International humanitarian law requires that the parties to a conflict take constant care during military operations to spare the civilian population and to take all feasible precautions to avoid or minimize the incidental loss of civilian life, as well as injury to civilians and damage to civilian objects.332 In its authoritative Commentary on Protocol I, the International Committee of the Red Cross explains that the requirement to take all feasible precautions means, among other things, that the person launching an attack is required to take the steps needed to identify the target as a legitimate military objective in good time to spare the population as far as possible.
These precautions include:
International humanitarian law does not prohibit fighting in urban areas, although the presence of civilians places greater obligations on warring parties to take steps to minimize harm to civilians. Humanitarian law prohibits belligerents from using civilians to shield military objectives or military operations from attack. Shielding refers to purposefully using the presence of civilians to render certain points, areas, or military forces immune from military attack.340 Taking over a familys home and not permitting the family to leave for safety so as to deter the enemy from attacking is a simple example of using human shields.
The prohibition on shielding is distinct from the requirement that all warring parties take constant care to protect civilians during the conduct of military operations by, among other things, taking all feasible precautions to avoid locating military objectives within or near densely populated areas.341 Such a determination will depend on the situation.
With respect to individual responsibility, serious violations of international humanitarian law, including deliberate, indiscriminate and disproportionate attacks harming civilians, when committed with criminal intent, are considered war crimes. Individuals may also be held criminally liable for attempting to commit a war crime, as well as assisting in, facilitating, aiding or abetting a war crime. Responsibility may also fall on persons planning or instigating the commission of a war crime.342 Commanders and civilian leaders may be prosecuted for war crimes as a matter of command responsibility when they knew or should have known about the commission of war crimes and took insufficient measures to prevent them or punish those responsible.343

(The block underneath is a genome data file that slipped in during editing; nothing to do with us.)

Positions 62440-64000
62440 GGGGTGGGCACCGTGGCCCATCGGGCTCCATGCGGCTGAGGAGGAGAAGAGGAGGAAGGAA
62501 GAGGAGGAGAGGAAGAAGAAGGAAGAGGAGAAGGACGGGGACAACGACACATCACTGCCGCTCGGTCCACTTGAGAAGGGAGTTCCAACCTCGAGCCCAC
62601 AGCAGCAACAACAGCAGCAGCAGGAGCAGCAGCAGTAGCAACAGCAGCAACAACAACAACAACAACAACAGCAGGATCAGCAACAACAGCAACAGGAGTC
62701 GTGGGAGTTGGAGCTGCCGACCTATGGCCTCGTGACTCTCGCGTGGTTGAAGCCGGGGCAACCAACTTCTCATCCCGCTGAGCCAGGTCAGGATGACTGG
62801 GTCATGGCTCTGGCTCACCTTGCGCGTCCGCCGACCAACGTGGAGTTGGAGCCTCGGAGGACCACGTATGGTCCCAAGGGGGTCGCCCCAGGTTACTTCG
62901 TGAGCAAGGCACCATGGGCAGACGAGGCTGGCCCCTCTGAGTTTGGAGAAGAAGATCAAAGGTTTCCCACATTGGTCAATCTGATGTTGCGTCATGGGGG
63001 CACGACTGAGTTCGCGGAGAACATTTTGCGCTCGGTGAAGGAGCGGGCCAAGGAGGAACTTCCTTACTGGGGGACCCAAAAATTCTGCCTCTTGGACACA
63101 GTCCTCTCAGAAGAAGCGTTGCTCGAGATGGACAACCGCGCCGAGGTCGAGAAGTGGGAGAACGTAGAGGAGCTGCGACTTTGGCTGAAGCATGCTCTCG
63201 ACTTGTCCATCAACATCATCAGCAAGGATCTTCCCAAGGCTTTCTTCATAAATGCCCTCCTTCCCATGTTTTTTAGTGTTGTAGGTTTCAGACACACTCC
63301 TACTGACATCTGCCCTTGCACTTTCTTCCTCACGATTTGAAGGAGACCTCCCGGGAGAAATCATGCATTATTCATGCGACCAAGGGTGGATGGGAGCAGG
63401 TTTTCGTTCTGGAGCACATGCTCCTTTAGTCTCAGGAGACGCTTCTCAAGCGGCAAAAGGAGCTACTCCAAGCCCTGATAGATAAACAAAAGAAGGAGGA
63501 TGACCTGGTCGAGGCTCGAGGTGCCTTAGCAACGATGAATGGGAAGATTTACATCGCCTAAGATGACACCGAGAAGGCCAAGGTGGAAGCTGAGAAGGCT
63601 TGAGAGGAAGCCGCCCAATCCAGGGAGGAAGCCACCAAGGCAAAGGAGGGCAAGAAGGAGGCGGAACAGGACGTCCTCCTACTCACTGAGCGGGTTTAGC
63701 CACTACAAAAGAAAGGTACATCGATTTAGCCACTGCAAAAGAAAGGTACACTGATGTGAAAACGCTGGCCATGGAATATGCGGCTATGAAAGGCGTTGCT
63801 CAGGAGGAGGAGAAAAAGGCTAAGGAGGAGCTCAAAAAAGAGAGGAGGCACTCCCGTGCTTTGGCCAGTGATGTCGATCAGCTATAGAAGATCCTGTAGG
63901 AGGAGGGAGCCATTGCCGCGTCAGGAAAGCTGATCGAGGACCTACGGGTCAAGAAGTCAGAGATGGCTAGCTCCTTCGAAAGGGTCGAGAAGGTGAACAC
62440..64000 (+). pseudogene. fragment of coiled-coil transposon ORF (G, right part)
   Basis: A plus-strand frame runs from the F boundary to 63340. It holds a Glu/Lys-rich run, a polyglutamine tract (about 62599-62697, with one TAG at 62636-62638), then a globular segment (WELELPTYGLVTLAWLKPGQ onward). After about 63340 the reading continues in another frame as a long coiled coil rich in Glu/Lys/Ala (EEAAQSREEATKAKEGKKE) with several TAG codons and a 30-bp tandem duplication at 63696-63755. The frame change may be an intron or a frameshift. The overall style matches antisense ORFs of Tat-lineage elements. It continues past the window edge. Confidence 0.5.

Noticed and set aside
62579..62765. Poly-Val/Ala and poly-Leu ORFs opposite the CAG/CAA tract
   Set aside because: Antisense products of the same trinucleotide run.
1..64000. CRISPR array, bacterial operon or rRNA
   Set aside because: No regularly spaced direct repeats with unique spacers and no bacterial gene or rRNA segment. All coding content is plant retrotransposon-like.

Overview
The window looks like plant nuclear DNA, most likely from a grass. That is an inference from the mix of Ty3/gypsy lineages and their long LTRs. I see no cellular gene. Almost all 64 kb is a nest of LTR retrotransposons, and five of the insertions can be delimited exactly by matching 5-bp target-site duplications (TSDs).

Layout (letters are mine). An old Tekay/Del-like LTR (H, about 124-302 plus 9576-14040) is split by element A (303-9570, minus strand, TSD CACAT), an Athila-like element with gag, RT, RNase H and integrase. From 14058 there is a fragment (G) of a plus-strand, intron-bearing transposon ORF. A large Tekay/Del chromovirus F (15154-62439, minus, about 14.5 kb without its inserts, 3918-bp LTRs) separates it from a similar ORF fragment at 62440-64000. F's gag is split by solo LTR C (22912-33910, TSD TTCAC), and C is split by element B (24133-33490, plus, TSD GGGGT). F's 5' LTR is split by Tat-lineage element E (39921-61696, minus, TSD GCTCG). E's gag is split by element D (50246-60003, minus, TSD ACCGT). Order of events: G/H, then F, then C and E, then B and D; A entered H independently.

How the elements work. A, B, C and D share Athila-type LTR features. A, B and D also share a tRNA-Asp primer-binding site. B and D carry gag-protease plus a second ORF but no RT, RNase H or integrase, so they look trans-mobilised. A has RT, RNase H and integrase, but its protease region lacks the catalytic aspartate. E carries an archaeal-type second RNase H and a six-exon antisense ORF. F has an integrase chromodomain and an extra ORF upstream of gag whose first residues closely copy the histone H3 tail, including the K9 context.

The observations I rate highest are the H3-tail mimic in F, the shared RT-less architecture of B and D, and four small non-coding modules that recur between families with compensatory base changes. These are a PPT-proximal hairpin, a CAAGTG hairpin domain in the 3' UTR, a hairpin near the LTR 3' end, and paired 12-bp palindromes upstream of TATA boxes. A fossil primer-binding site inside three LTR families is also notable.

This report describes numerous violations of the laws of war by insurgent, Ethiopian, and TFG forces since January 2007. Violations by one party to a conflict do not justify violations by the opposing side: the unlawful deployment of insurgent forces in densely populated neighborhoods of Mogadishu did not justify indiscriminate and disproportionate bombardments of those areas by Ethiopian forces. Serious violations committed by individuals knowingly or recklessly are war crimes. States have an obligation to investigate and prosecute individuals implicated in war crimes committed on their territory.344
316 TFG officials have repeatedly called for the deployment of regional and international forces in Somalia to support the weak transitional government. On June 14, 2006, after long disagreement, the Somali parliament voted for the deployment of African Union troops no matter what country they are from. Somalia: Parliament votes in favor of foreign peacekeepers, IRINnews, June 15, 2007, http://www.reliefweb.int/rw/RWB.NSF/db900SID/LSGZ-6QSE39?OpenDocument (accessed July 18, 2007).
317 See generally the discussion of the applicability of international humanitarian law to non-state armed groups in ICRC, Customary International Humanitarian Law, pp. 497-98.
318 Article 3 of the First, Second, Third, and Fourth Geneva Conventions. Somalia became a party to the Geneva Conventions in 1962. Ethiopia became a party to the Geneva Conventions in 1969.
319 Convention (IV) Respecting the Laws and Customs of War on Land and the Annexed Regulations Concerning the Laws and Customs of War on Land of 18 October 1907 (Hague Regulations), 3 Martens Nouveau Recueil (ser. 3) 461, 187 Consol. T.S. 227, entered into force January 26, 1910.
320 Protocol Additional to the Geneva Conventions of 12 August 1949, and Relating to the Protection of Victims of International Armed Conflicts (Protocol I) of 8 June 1977, 1125 U.N.T.S. 3, entered into force December 7, 1978. Somalia is not party to Protocol I. Under article 96 of Protocol I, non-state actors may commit, under certain specific circumstances, to apply the Geneva Conventions and the protocols if they declare their willingness to do so to the Swiss government.
321 See Yorem Dinstein, The Conduct of Hostilities under the Law of International Armed Conflict (Cambridge: Cambridge University Press, 2004), pp. 10-11 (the Hague Convention (IV) of 1907 has acquired over the years the lineaments of customary international law and [m]uch of the Protocol may be regarded as declaratory of customary international law, or at least as non-controversial). See generally ICRC, Customary International Humanitarian Law.
322 One important difference relates to reprisals, which are permitted in very limited circumstances during international armed conflicts but not in non-international armed conflicts.
323 See Protocol I, arts. 48, 51(2), 52(2).
324 Ibid.I, art. 48.
325 Ibid., art. 52(1).
326 Ibid., art. 52.2.
327 ICRC, Customary International Humanitarian Law, rule 8, citing military manuals and official statements.
328 See Protocol I, art. 51(4).
329 Ibid., art. 51(5)(a).
330 Ibid., art. 51(5)(b).
331 ICRC, Commentary on the Additional Protocols, p. 684.
332 Protocol I, art. 57.
333 Ibid., art. 52(3).
334 Ibid., art. 57(2).
335 Ibid., art. 57(2).
336 Ibid., art. 57(2).
337 Ibid., art. 57(3).
338 Ibid., art. 58(b).
339 Ibid., art. 58(a).
340 Ibid., art. 57(7).
341 Ibid., arts. 57, 58.
342 See ICRC, Customary International Humanitarian Law, p. 554.
343 Ibid., rule 153.
344 Ibid., rule 158.